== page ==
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Judge returns to lineup: 'I felt like I never left'

MLB.com

NEW YORK -- Although Aaron Judge is still dealing with pain in his right wrist, he made it clear in his first swing since coming back from the disabled list that the injury will not affect the quality of his at-bats.

The Yankees' right fielder dug into the batter's box for the first time in Tuesday's 3-2 victory over the Red Sox and laced a 112.1-mph line drive directly at right fielder J.D. Martinez for an out, but demonstrating that his fractured wrist has healed enough to be back in the lineup.

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NEW YORK -- Although Aaron Judge is still dealing with pain in his right wrist, he made it clear in his first swing since coming back from the disabled list that the injury will not affect the quality of his at-bats.

The Yankees' right fielder dug into the batter's box for the first time in Tuesday's 3-2 victory over the Red Sox and laced a 112.1-mph line drive directly at right fielder J.D. Martinez for an out, but demonstrating that his fractured wrist has healed enough to be back in the lineup.

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Video: BOS@NYY: Judge, teammates discuss return to lineup

"I felt like I never left," Judge said. "Everything felt good. I felt like my at-bats were good. Seeing the ball well. That's all you can really ask for after missing that many weeks. So I'm excited with the start, we got the win and just got to keep that rolling."

Because the forecast of inclement weather pushed back Tuesday's original start of 1:05 p.m. ET to 7:05 p.m., it allowed Judge to squeeze in more simulated at-bats on the field after having a simulated game on team's off-day on Monday that enabled Judge to be cleared to be put in the lineup.

"I don't make the decisions, I just get paid to play," Judge said. "But I just voiced my opinion a lot and I think they got tired of me telling them I'll be playing, so they finally said, 'Let's put him in there and see what happens.'"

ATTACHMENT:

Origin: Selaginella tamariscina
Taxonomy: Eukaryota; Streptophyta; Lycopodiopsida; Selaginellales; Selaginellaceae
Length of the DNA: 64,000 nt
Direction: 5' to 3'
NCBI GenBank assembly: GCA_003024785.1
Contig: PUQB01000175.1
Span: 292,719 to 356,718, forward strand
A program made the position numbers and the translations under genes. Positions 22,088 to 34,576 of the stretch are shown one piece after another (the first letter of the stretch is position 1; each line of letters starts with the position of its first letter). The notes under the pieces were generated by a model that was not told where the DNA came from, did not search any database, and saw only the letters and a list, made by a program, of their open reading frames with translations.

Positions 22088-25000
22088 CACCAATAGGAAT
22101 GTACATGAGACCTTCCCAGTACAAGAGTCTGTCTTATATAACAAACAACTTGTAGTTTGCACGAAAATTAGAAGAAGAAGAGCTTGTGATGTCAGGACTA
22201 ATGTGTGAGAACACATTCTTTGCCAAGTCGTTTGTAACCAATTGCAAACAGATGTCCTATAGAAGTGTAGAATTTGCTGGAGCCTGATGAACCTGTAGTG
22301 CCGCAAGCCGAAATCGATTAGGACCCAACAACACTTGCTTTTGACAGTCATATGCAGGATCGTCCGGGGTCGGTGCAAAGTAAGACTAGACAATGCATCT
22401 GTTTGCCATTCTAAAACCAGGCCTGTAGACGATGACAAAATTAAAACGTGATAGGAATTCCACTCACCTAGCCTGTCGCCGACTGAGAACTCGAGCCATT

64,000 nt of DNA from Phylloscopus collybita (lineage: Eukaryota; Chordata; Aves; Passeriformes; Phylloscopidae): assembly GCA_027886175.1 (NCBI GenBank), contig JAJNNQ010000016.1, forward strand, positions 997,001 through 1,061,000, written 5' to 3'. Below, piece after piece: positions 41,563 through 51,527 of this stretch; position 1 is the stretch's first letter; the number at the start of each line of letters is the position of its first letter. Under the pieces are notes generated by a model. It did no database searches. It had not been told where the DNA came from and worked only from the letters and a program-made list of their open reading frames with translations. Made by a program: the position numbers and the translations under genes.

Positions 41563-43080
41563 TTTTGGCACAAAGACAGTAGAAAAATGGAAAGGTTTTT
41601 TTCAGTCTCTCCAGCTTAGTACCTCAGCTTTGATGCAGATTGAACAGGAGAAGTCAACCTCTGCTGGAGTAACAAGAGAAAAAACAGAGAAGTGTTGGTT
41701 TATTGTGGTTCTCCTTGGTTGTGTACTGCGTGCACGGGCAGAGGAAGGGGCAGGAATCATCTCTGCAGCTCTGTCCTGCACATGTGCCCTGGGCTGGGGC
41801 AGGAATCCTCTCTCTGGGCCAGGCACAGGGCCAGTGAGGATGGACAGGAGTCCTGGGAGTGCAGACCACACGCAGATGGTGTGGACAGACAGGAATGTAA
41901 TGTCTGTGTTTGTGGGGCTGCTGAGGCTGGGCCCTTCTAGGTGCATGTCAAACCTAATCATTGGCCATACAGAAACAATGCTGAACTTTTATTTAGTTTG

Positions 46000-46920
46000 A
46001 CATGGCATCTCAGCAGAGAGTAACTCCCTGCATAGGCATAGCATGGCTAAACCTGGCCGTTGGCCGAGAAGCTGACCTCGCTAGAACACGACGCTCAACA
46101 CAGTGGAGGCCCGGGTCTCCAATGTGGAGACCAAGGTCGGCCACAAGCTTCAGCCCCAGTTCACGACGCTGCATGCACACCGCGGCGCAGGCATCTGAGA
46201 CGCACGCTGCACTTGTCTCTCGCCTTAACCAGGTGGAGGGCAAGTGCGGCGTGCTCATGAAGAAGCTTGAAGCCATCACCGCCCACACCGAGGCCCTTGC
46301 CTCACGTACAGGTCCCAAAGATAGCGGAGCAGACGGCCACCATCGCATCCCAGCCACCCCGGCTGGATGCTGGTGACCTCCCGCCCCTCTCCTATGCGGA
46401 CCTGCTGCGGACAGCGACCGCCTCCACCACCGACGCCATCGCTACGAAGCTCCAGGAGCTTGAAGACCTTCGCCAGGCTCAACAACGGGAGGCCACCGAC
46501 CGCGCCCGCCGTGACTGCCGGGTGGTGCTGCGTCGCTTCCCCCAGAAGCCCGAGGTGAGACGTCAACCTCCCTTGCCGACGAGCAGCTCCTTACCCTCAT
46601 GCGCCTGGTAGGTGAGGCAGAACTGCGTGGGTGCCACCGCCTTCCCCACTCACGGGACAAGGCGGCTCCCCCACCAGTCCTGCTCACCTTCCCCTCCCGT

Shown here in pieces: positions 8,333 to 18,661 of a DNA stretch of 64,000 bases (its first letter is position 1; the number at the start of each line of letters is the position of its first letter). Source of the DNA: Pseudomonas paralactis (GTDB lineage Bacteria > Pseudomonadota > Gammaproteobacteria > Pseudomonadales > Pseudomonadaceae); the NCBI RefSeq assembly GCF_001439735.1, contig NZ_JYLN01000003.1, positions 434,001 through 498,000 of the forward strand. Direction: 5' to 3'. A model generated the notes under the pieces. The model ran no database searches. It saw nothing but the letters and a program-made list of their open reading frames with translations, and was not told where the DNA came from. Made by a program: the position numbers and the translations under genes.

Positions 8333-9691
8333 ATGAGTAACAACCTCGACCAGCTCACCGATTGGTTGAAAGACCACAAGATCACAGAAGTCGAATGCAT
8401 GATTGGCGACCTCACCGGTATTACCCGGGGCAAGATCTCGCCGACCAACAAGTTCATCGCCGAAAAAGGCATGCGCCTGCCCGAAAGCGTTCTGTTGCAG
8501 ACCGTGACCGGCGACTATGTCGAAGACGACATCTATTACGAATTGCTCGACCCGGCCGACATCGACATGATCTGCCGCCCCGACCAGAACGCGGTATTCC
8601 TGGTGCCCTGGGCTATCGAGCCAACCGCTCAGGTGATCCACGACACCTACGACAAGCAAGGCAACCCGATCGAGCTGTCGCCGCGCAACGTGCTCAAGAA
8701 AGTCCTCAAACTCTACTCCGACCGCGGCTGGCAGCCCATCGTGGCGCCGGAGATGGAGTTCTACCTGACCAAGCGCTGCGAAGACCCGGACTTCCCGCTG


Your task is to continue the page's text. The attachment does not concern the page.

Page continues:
Video: BOS@NYY: Martinez snags Judge's fly ball at the track

Judge's day started by hitting a homer and putting three other balls in play and swinging and missing at several pitches in his simulated at-bats. In the real contest, Judge followed his lineout in the first by hitting into a double play on a hard ground ball to short and came feet away from hitting a home run down the right-field line in the sixth.

Tweet from @Yankees: The Return. pic.twitter.com/29y7xfuubu

"Adrenaline. That's the biggest thing," Judge said of why his at-bat quality was better against Boston than in the simulated game. "Getting in front of our fan base. But I felt like I was taking good at-bats all day. That's why I told the training staff, I told [general manager Brian Cashman], that I wanted to be in the lineup tonight."

Judge had been on the DL since getting hit by a pitch from the Royals' Jakob Junis on July 26. Though the pain is now tolerable enough to get some playing time, Judge said that he does not think it will be completely pain-free until the offseason.

"We still got some pain," Judge said. "But it's something that I can deal with and it's not affecting my swing or anything like that, so that's why we kind of moved forward and started doing at-bats and finally getting me in a game."

Originally expected to be back in game situations just three weeks after suffering the fracture, Judge ended up being sidelined for just over seven weeks, being forced to watch his team compete for a top American League Wild Card spot from the bench.

"Just not grinding with my team, that's the biggest thing and that's what I love to do," Judge said of the frustration he experienced while being out. "You know, through the good times, through the bad times, I want to be in the trenches with my guys. So missing out on that, the ups and downs, that's what I missed the most. To finally be back there, especially when we got down early to Boston, this team continues to fight. That's why I love being back in there with them and getting the win."

Mandy Bell is a reporter for MLB.com based in New York.

New York Yankees, Aaron Judge